Released: 4 October 1985 (Hey! That’s my actual birthday!)
Director: Mark L. Lester
Distributor: 20th Century Fox
Budget: $50 to 60 million
Stars: Arnold Schwarzenegger, Rae Dawn Chong, Alyssa Milano, Vernon Wells, David Patrick Kelly, Bill Duke, and Dan Hedaya
Retired United States Special Forces Colonel John Matrix’s (Schwarzenegger) attempt to live a normal, quiet life with his young daughter, Jenny (Milano), are shattered when she is kidnapped by a former member of his unit, the psychotic Captain Bennett (Wells), on behalf of would-be-dictator President Arius (Hedaya). Defying Arius’ demands, Matrix is left with just eleven hours to track Jenny down and works his way through Arius’ henchmen using his untouchable military skills and abilities.
Thanks to the success of The Terminator (Cameron, 1984), Arnold Schwarzenegger was on the cusp of superstar greatness and about to enter the peak of his career as an action movie star. Writer Steven de Souza once explained that Commando came about when Barry Diller, then-head of 20th Century Fox, stated that he would greenlight any Schwarzenegger project that was under $12 million. The original draft, as penned by Joseph Loeb III, was actually very different and about an Israeli soldier who had turned his back on violence but de Souza revamped the story to suit Arnold’s larger-than-life persona and even performed the story for the Austrian Oak at his house! To oppose Schwarzenegger, the filmmakers had only one choice in mind: Vernon Wells, who brought an intense, psychopathic quality to the character, who was both enamoured by, and driven to kill, his former commander. With a worldwide gross of just over $57 million, Commando was a big success for Fox and was met with relatively positive reviews that veered towards highlighting the film’s more ridiculous aspects. Commando has always been a personal favourite of mine; when the Director’s Cut was released, I went out of my way to pick it up and, considering today is Arnold’s birthday, this seems like the perfect time to revisit this bombastic action classic.
I once made the bold claim that Predator (McTiernan, 1987) is probably the manliest film an action movie fan could ever ask for but, if we’re being brutally honest, Commando has it beat in that regard. This is the kind of over the top excess that I absolutely adore about action films and yet, amidst all the mindless action and over the top set pieces, it manages to tell a decently heartfelt story of betrayal and a father’s devotion to his child while also being incredibly amusing and entertaining throughout.
The stakes of the film are relayed to us before the opening credits even roll as three men are killed seemingly at random, with two of the murders perpetrated by Cooke (Duke). These assassinations are enough to convince Major General Franklin Kirby (James Olson) to seek out Matrix since the men killed were once part of John’s elite special unit back when he was a soldier under Kirby’s command. Matrix, however, has no interest in returning to war and is perfectly content living out in the woods with his daughter, Jenny. The Director’s Cut reveals that Jenny’s mother died during child birth and that Matrix has missed a great deal of his daughter’s life due to his years of travelling and black ops missions; as a result, he’s trying to make up for that lost time and the two have a very close and loving relationship and spend their days together swimming, adventuring, and playing in the wilds around their home and the nearby town. However, both Kirby and Matrix quickly surmise that the murders are most likely part of a co-ordinated effort to track him down and flush him out of hiding and Kirby posts guards at Matrix’s house to try and keep him safe.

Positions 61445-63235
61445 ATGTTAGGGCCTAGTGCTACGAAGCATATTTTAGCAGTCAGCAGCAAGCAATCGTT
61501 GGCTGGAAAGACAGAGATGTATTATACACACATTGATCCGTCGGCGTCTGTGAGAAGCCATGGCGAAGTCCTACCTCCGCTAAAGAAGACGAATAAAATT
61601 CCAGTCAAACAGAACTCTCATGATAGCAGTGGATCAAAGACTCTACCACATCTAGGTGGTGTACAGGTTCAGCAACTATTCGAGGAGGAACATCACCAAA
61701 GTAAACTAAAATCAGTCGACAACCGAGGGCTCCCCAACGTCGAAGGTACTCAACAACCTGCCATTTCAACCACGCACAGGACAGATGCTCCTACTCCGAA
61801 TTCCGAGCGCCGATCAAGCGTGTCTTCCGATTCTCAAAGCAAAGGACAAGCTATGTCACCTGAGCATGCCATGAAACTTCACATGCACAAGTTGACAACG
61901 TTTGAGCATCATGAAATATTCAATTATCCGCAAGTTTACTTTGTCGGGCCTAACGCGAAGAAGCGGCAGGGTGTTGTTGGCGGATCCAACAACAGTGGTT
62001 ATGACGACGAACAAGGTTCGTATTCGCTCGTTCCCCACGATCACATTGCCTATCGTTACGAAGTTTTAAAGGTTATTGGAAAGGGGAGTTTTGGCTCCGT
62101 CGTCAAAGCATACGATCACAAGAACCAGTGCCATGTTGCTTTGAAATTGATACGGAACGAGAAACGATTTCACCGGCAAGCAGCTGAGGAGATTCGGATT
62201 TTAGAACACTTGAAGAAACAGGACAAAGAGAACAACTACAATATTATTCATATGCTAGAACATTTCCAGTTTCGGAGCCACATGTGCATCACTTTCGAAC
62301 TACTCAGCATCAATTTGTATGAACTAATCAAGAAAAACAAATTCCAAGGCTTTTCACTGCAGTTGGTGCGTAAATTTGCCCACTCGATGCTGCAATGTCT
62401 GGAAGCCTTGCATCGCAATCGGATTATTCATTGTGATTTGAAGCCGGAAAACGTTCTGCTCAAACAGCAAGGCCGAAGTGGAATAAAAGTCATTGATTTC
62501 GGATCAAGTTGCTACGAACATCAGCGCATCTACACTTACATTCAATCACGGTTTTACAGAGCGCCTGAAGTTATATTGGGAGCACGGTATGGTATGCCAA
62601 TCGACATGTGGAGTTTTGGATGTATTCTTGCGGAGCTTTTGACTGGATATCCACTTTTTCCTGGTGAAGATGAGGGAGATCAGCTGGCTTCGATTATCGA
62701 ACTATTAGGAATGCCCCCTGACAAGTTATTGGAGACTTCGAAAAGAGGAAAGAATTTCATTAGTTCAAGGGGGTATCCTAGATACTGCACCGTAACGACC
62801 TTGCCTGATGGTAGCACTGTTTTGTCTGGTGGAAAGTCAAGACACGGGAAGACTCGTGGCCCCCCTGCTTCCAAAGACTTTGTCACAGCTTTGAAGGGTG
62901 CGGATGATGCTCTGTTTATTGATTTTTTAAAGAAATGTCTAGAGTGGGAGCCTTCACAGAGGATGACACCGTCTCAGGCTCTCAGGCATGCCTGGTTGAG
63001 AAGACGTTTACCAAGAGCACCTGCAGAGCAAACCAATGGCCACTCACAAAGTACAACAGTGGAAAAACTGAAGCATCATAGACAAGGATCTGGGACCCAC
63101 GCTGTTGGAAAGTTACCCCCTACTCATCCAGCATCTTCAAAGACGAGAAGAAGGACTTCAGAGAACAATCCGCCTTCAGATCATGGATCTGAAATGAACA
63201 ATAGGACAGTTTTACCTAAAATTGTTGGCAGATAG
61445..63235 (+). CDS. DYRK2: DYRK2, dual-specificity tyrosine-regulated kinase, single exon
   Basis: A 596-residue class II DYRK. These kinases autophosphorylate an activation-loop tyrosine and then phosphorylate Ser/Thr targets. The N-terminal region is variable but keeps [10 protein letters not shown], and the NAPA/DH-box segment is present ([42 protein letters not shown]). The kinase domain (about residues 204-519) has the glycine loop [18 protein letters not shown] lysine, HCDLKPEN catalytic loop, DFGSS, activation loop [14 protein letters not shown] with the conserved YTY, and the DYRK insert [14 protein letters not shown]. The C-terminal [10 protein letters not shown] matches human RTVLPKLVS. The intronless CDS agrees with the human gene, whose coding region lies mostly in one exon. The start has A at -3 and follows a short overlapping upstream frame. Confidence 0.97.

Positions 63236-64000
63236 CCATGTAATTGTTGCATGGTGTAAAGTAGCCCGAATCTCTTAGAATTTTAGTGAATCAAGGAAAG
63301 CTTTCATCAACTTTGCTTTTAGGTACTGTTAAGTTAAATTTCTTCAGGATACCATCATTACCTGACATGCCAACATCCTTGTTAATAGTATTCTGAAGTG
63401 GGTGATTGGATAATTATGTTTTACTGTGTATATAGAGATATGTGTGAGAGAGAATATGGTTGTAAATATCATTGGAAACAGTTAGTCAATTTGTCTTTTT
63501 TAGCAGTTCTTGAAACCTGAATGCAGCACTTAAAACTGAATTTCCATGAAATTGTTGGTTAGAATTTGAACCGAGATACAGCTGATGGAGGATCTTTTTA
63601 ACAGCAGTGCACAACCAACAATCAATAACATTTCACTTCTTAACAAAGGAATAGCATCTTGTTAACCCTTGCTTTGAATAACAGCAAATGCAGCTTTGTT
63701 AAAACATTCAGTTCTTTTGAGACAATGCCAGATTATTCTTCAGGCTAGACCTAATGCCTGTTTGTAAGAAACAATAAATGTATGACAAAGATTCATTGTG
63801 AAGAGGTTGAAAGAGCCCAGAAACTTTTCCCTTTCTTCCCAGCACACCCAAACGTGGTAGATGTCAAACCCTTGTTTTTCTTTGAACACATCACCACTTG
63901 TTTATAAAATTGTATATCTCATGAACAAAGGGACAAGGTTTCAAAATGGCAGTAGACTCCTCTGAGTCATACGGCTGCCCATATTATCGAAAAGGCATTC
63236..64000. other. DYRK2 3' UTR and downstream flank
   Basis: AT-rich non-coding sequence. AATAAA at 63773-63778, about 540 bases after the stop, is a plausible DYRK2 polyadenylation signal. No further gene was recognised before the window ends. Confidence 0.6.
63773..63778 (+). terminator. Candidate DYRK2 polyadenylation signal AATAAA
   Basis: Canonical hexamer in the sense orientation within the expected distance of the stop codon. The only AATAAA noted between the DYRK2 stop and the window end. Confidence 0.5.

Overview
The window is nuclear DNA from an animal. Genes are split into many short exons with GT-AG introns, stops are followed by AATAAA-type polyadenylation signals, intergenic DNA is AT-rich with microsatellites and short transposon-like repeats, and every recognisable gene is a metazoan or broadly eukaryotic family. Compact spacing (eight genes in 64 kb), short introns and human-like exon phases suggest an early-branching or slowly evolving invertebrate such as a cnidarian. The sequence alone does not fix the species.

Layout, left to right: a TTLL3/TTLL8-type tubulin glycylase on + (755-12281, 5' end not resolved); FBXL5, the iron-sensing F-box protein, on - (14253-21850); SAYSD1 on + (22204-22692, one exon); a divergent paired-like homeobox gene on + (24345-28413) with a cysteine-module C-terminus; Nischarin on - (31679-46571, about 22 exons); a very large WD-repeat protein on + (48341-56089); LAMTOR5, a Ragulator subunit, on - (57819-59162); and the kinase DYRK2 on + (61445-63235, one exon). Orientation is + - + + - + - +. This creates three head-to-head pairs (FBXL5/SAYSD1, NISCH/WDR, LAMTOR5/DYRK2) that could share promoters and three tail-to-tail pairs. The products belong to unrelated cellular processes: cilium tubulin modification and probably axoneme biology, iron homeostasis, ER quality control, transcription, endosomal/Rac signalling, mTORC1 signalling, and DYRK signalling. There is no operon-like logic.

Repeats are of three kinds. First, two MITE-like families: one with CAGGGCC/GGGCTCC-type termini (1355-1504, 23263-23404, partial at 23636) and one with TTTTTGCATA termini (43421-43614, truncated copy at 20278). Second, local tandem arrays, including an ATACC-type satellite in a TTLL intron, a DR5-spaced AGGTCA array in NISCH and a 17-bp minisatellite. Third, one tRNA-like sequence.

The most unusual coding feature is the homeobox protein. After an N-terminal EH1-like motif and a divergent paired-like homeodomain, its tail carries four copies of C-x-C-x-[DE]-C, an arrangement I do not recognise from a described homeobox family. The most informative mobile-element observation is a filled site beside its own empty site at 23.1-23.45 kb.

However, the two are immediately killed in the ensuing firefight and, while Matrix busies himself picking off the intruders, Jenny is kidnapped and held as a bargaining chip by Arius, the vindictive former president of the fictional nation of Val Verde whom Matrix ousted from power back in his glory days. Eager for revenge, and to reclaim his vaulted position, Arius has hired former soldiers like Cooke, Sully (Kelly), and even Bennett to force Matrix into killing Val Verde’s current president or lose his daughter. Matrix is shocked to see Bennett alive (despite having only just learnt of his apparent demise…) and an intense rivalry is immediately stoked between the two since Bennett harbours a deep resentment after being kicked out of John’s unit and takes a perverse pleasure in having the opportunity to enact revenge on his former commander. Much more than just a sadistic thug, Bennett is a dangerous, unpredictable, and formidable foe since he was trained by Matrix and thus knows exactly how capable he is, what his play will be, and how to push his buttons. Furthermore, while Matrix dispatches his enemies with a cold, stoic efficiency in a single-minded quest to rescue his daughter, Bennett actually enjoys killing and is obsessed with proving himself Matrix’s physical and mental superior.